BEIRUT: Special Tribunal for Lebanon (STL) Prosecutor Daniel Bellemare appealed pre-trial Judge Daniel Fransen’s decision with regard to former Major General Jamil al-Sayyed’s demand to access his criminal file on Thursday, amid rising tensions over the funding of the UN court.
Earlier this month, Fransen said the court had jurisdiction to rule on Sayyed’s right to access his criminal file on condition that such right does not compromise ongoing investigations.
In his appeal, Bellemare applied “for urgent suspensive effect of the order” on the grounds that the pre-trial judge erred “in applying the wrong test” in determining inherent jurisdiction and standing as well as the interpretation of the rules of procedure and evidence’s disclosure regime. Bellemare backed the grounds of his appeal by elaborating on the legal basis behind them.
Sayyed made the request for his file to launch proceedings in Lebanese courts against former witnesses whom Sayyed condemned along with opposition parties as “false witnesses” who misled investigations by a UN investigation committee which preceded the establishment of the STL, leading to his arrest.
The issue of false witnesses has led to a heated debate among the Lebanese in recent weeks after the parliamentary opposition, and particularly Hizbullah, slammed the STL as biased and doubted its credibility for failing to put false witnesses on trial.
Hizbullah officials confirmed on Wednesday that ministers loyal to the opposition would block the 2011 draft budget article relating to the STL funding during the Cabinet’s session on Monday.
However, with only 10 ministers out of 30, it remains ambiguous as to how opposition parties would succeed in their quest, unless one of the five ministers loyal to President Michel Sleiman were to vote alongside minority ministers, raising the number opposed to 11.
According to the Constitution, two-thirds of the vote in favor of the budget is required to pass it to Parliament.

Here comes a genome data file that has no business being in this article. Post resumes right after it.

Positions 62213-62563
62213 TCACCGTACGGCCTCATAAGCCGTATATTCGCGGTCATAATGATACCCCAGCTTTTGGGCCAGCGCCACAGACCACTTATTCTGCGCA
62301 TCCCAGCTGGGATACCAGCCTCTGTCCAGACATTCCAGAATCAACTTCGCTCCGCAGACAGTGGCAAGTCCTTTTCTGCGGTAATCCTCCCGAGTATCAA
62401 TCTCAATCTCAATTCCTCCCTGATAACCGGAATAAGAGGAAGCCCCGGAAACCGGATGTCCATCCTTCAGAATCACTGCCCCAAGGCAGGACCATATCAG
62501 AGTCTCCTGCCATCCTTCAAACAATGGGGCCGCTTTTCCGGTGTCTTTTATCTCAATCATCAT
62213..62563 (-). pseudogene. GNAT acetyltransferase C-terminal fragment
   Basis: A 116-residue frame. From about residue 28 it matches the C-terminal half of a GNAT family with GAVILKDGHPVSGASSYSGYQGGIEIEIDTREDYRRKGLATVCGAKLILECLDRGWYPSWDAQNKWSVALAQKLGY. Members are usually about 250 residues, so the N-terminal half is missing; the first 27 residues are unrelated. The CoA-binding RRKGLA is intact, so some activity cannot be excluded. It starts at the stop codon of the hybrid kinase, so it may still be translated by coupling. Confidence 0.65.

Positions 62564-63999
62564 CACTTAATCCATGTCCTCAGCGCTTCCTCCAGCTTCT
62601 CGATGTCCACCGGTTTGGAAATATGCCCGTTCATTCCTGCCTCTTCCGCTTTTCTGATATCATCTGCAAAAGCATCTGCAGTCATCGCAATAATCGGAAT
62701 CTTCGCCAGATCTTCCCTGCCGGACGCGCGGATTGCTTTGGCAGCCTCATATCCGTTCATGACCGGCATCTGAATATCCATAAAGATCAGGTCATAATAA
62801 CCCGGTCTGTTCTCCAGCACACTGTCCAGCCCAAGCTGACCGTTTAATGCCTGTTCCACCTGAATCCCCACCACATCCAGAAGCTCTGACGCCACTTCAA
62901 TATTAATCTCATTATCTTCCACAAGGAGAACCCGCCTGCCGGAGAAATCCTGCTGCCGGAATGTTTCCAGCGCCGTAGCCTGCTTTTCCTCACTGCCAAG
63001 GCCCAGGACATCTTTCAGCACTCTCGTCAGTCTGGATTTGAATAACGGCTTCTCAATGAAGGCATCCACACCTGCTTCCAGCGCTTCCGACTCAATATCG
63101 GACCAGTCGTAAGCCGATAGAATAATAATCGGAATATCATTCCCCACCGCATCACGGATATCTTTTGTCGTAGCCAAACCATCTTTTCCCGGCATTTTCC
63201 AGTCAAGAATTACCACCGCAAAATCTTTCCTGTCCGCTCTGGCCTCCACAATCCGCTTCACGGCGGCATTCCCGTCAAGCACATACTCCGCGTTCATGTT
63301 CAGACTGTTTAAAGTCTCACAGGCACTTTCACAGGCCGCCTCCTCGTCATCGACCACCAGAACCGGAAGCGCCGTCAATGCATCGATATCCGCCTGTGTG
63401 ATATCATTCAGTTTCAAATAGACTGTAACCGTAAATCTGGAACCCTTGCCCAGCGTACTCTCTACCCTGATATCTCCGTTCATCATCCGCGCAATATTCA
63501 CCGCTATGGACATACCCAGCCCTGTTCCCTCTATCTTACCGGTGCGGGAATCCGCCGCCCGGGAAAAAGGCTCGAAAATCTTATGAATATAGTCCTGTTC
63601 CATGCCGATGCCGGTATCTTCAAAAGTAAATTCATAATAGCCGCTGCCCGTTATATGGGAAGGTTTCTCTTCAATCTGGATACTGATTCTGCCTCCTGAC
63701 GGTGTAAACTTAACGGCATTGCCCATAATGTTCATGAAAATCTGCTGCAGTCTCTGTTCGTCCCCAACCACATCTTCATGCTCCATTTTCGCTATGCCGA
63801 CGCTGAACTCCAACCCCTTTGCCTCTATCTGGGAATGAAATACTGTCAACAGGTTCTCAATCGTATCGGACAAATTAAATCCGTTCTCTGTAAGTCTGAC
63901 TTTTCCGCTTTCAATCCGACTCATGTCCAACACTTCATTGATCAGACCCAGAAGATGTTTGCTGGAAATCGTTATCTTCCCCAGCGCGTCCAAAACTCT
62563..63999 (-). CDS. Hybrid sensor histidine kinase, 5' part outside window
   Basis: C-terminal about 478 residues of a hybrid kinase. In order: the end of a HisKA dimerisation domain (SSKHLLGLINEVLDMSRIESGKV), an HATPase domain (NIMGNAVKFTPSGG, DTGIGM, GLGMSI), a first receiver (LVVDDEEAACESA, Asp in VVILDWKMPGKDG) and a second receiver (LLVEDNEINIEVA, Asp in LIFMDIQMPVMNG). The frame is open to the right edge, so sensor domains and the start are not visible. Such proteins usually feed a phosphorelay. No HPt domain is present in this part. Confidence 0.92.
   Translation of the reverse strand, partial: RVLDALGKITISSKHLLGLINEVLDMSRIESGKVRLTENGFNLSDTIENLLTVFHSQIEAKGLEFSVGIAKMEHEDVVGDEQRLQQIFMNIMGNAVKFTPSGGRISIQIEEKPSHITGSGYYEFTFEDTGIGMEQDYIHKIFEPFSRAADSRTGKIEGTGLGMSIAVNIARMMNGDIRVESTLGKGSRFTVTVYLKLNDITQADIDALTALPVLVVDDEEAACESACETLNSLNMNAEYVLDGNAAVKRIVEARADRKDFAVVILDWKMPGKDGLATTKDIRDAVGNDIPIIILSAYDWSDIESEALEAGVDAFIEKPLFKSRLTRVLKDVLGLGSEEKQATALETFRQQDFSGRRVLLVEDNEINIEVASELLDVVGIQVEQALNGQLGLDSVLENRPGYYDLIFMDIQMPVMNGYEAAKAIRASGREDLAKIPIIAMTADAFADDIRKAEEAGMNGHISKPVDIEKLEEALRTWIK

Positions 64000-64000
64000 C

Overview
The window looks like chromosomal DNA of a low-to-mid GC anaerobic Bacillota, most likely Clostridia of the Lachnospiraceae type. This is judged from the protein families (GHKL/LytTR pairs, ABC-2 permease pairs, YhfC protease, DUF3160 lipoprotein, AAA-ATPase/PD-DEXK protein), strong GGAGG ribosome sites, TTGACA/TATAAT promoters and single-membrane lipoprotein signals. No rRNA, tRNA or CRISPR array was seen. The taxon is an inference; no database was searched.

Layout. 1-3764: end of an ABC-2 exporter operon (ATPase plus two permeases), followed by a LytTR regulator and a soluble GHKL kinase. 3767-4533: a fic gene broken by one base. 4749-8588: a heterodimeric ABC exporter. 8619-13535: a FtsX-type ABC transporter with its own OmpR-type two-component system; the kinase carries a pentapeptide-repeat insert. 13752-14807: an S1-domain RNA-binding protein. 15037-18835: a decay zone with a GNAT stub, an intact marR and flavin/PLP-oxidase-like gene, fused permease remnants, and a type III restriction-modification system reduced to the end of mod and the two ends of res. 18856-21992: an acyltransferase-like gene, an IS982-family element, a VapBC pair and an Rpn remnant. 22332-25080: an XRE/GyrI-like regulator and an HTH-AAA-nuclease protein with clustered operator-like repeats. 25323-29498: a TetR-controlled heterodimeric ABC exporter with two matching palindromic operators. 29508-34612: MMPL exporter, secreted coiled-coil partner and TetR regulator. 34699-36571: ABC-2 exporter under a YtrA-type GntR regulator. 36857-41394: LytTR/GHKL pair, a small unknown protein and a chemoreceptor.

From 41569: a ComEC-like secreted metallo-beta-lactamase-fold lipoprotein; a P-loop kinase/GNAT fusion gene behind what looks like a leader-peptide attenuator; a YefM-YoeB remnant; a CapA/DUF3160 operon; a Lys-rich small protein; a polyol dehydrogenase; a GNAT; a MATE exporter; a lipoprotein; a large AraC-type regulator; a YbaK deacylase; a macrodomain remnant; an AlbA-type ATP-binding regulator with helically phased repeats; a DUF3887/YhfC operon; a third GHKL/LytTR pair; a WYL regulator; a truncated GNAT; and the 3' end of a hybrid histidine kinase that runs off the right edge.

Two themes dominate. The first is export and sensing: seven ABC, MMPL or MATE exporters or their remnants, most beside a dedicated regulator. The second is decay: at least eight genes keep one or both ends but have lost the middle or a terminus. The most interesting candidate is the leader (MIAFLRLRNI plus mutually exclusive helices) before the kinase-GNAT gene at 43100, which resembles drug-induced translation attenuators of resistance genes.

Separately, Saudi envoy to Lebanon Ali al-Assiri told LBC TV Thursday that the STL was an entity independent of the Lebanese Cabinet and urged the Lebanese to use dialogue to address the repercussions of the STL’s forthcoming indictment.
During the same talk show, the Syrian envoy, Ali Abdel-Karim Ali, told LBC TV that Hariri should follow up with practical steps on his condemnations, earlier this month, of false witnesses.
Syrian Foreign Minister Walid al-Moallem on Tuesday endorsed Hizbullah’s position and slammed the STL as a politicized entity. Both the Syrian and Saudi envoys met with Premier Saad Hariri Thursday.
Hizbullah has condemned the STL as an “Israeli project.”
Commenting on Hizbullah MP Nawwaf Moussawi’s accusation of those supporting the STL as “Israelis and Zionists,” Phalange Party MP Sami Gemayel said: “If this is Hizbullah’s official position then let them announce it officially.”
Gemayel added that doubting the credibility of the STL and portraying it as “a politicized” entity aimed to turn “logic to falsehood.”
Opposition MPs on Tuesday blocked the article concerning the funding of the STL during the Budget and Finance parliamentary committee meeting, leaving Parliament’s general assembly to decide on the issue.
Apart from the expected heated debate over funding in the Cabinet’s upcoming session on Monday, Justice Minister Ibrahim Najjar is expected to submit his ministry’s recommendations on the legal framework governing the issue of false witnesses before the Cabinet.
Speaker Nabih Berri told the daily An-Nahar in remarks published Thursday that “the political situation cannot remain in its current form of stalemate and I can assure you that the Cabinet will convene and will be chaired by the president when the justice minister presents his study on false witnesses.”
March 14 parties maintain the position that former witnesses could not be judged as false witnesses before the STL’s indictment is issued and findings are made public.